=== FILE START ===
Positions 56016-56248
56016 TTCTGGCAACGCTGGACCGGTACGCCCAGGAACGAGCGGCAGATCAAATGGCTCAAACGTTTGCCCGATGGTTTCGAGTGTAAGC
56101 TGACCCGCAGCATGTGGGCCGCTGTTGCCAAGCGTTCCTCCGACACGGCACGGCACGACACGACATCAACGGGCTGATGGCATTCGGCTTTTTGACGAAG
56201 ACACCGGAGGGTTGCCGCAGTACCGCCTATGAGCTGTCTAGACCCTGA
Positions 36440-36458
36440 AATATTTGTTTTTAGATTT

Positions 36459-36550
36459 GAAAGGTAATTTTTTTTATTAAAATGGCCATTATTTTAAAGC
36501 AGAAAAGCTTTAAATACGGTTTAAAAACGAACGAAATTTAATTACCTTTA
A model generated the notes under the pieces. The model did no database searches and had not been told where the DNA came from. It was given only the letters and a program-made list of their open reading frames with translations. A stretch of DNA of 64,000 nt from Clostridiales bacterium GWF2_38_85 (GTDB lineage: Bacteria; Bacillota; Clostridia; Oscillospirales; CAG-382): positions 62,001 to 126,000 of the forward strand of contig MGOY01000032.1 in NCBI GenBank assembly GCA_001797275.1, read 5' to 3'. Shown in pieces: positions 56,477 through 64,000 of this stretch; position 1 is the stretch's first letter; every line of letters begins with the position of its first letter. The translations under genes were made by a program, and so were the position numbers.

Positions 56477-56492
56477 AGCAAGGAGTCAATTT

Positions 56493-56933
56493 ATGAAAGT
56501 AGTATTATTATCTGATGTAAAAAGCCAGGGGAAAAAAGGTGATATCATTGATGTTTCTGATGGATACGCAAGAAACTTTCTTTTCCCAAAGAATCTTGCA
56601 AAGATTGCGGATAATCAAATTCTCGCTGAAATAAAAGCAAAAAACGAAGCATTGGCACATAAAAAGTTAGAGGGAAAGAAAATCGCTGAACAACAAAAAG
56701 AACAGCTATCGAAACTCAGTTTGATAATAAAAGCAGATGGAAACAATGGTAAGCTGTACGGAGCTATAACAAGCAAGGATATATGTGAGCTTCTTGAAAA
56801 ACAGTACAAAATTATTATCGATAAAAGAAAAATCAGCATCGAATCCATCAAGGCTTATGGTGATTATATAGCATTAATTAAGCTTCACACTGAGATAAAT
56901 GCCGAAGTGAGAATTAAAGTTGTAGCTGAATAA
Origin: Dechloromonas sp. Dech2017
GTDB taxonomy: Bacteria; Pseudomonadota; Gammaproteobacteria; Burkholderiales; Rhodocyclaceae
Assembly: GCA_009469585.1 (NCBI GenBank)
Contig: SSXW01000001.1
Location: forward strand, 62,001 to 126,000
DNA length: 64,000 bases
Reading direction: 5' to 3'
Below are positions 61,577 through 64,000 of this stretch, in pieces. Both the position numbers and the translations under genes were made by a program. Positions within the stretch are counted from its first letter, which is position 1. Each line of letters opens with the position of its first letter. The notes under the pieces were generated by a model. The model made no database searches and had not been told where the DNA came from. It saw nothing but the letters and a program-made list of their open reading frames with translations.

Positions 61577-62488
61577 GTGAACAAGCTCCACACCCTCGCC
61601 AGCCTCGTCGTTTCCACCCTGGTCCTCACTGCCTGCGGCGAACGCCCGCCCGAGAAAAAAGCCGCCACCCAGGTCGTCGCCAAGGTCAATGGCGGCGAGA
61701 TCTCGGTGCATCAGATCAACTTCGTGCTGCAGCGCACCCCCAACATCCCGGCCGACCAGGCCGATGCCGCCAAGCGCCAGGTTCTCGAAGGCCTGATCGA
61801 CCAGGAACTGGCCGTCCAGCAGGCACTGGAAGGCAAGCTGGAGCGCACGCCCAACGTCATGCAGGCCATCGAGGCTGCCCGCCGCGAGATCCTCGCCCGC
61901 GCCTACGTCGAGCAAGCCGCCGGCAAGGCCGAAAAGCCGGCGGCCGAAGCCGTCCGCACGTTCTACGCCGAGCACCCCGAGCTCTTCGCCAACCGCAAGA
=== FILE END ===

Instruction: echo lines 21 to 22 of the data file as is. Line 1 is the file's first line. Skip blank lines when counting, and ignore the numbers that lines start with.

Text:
GTDB taxonomy: Bacteria; Pseudomonadota; Gammaproteobacteria; Burkholderiales; Rhodocyclaceae
Assembly: GCA_009469585.1 (NCBI GenBank)